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Thyroid Cancer May Not Be More Serious in Pregnant Women

Thyroid Cancer May Not Be More Serious in Pregnant Women

Contrary to what most physicians believe, the most common forms of thyroid cancer are no more serious in pregnant women than they are in other women, new research shows.

The Ohio State University study also showed that delaying treatment until after delivery had no identifiable negative effects on patients who decided to wait.

Surgery Can Be Safely Postponed

A pregnant woman can now choose to postpone surgery for the disease until after delivery without fear of worsening her outcome. This is the first large group study to look at this question.

Prior to this study, doctors suspected that thyroid cancer might be more dangerous in pregnant women. Some evidence had suggested that human chorionic gonadotropin might hasten tumor progression. Doctors therefore often recommended that surgery take place soon after tumor diagnosis.

“We can now tell women they have a choice,” said Ernest Mazzaferri, professor of internal medicine and a clinical researcher at Ohio State’s Comprehensive Cancer Center. “We can reassure them that just because they are pregnant and have this malignancy, it’s not a more vicious disease. We can also now give patients the choice of postponing surgery until after delivery with little fear of worsening their outcome,” he said. “Surgery for this disease during pregnancy isn’t highly dangerous, but it does carry some risk, and now we can give our patients the option of waiting.”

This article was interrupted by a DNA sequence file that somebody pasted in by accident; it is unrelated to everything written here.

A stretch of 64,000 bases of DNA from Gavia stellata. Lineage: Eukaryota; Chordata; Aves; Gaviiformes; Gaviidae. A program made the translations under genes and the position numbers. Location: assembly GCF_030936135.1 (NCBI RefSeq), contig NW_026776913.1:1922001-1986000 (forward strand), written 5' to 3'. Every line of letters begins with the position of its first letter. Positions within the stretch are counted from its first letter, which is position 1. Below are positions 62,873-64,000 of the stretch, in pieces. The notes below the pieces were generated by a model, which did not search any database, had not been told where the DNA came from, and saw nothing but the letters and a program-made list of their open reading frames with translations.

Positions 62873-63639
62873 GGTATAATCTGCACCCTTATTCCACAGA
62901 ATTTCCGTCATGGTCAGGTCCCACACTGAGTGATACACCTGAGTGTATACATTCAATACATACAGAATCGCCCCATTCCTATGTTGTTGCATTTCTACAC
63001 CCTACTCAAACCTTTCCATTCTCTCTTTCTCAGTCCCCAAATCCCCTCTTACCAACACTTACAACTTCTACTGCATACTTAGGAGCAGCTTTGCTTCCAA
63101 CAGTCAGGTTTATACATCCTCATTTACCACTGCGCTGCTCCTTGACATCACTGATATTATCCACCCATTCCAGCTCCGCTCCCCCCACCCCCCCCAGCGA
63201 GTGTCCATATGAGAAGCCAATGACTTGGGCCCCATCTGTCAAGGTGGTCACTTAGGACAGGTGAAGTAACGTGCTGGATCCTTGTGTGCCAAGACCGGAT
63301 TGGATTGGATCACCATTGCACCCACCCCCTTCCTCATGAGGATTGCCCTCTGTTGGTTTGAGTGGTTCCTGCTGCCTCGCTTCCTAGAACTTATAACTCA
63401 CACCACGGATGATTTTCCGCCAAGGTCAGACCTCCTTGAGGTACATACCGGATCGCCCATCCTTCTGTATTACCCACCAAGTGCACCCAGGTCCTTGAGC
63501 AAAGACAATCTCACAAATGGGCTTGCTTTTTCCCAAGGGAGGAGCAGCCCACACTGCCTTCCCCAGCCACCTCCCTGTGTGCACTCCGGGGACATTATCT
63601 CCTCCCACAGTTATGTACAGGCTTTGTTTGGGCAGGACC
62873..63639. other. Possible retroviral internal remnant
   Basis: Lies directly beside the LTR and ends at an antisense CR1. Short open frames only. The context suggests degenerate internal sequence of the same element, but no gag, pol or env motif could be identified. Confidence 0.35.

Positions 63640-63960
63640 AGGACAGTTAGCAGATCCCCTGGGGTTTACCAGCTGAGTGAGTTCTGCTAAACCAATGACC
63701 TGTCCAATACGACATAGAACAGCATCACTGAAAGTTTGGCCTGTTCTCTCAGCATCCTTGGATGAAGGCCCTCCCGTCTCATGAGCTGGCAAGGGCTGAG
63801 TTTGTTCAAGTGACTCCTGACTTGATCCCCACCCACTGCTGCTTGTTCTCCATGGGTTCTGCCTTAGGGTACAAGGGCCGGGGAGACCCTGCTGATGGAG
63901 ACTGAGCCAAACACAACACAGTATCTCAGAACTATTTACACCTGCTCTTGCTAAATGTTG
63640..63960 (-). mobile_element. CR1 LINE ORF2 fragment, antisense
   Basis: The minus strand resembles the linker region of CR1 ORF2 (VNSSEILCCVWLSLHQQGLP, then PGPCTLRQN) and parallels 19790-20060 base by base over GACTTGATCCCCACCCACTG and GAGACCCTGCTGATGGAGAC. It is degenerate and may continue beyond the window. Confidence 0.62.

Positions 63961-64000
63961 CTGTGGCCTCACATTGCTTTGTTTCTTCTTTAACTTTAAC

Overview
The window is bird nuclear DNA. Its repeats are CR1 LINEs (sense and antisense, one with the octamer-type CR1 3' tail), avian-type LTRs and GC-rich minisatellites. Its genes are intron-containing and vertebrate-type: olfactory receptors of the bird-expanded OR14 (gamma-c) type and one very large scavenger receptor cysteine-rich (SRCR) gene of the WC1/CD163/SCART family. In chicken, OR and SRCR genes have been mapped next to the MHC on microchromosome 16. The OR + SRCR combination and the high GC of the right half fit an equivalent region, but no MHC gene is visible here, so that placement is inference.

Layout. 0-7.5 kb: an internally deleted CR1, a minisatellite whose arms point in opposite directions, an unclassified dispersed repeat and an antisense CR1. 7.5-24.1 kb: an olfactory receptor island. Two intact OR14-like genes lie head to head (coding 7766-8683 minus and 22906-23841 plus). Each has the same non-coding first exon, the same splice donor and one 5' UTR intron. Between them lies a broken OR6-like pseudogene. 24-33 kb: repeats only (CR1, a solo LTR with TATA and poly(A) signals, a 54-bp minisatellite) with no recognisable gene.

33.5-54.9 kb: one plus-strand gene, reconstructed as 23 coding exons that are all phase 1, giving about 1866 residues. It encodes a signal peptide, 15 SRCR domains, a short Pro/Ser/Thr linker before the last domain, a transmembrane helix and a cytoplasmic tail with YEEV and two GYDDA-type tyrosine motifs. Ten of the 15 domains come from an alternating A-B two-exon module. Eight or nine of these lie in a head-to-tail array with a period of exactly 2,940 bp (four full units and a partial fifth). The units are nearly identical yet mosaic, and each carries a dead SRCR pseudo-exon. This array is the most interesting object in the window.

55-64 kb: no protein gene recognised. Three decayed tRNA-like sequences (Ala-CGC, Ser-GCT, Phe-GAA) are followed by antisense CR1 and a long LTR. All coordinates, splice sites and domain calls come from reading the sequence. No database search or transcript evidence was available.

An estimated 14,000 new cases of thyroid cancer occur annually, with about 1,000 people dying of the disease each year. The disease occurs more commonly in women, afflicting about 1 in 1,000 pregnant women.

Retrospective Study

The retrospective study appeared recently in the Journal of Endocrinology and Metabolism. Mazzaferri and coworkers examined the treatment and follow-up records of 61 pregnant women with differentiated papillary or follicular thyroid cancer, which comprise about 80% of thyroid cancers in the United States.

The 61 pregnant women were matched with 528 nonpregnant women with thyroid cancer. Both groups averaged 26 years of age. When the researchers compared tumor characteristics of the pregnant women with those of the nonpregnant women, they found no differences.

“Tumors from pregnant women had none of the features of a more aggressive malignancy,” said Mazzaferri. The tumors of the pregnant women were no larger than those of the nonpregnant women and were no more likely to have metastasized to lymph nodes.

Next, the researchers looked at the timing of surgery in the pregnant women, comparing women treated during pregnancy with those treated after delivery. The average follow-up for the women was about 15 years after treatment.

Of the 61 pregnant women with cancer, 14 underwent surgery during their pregnancy and 47 waited until after delivery. The average time from discovery of the tumor until the first treatment was about 1 month for those operated on while pregnant and was about 16 months for those who had surgery after delivery.

No Difference in Recurrence Rate

The researchers found that cancer recurred in 2 (14%) of the 14 women who underwent surgery during pregnancy and in 8 (17%) of those who waited until after delivery to have surgery. There was no significant difference between the two groups.

“The fear was that high levels of human chorionic gonadotropin would potentially stimulate the growth of thyroid tumors. The thought that pregnant women might be subject to a much more aggressive tumor caused a lot of anxiety in people who treated this disease. These results allow us to worry less about pregnant women we see who have thyroid cancer.”

 
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